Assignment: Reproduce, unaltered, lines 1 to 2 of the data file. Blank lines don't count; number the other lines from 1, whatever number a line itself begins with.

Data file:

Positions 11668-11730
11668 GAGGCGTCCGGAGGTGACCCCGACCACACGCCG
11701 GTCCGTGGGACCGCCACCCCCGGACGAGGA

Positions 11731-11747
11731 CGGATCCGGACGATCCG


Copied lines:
Positions 11668-11730
11668 GAGGCGTCCGGAGGTGACCCCGACCACACGCCG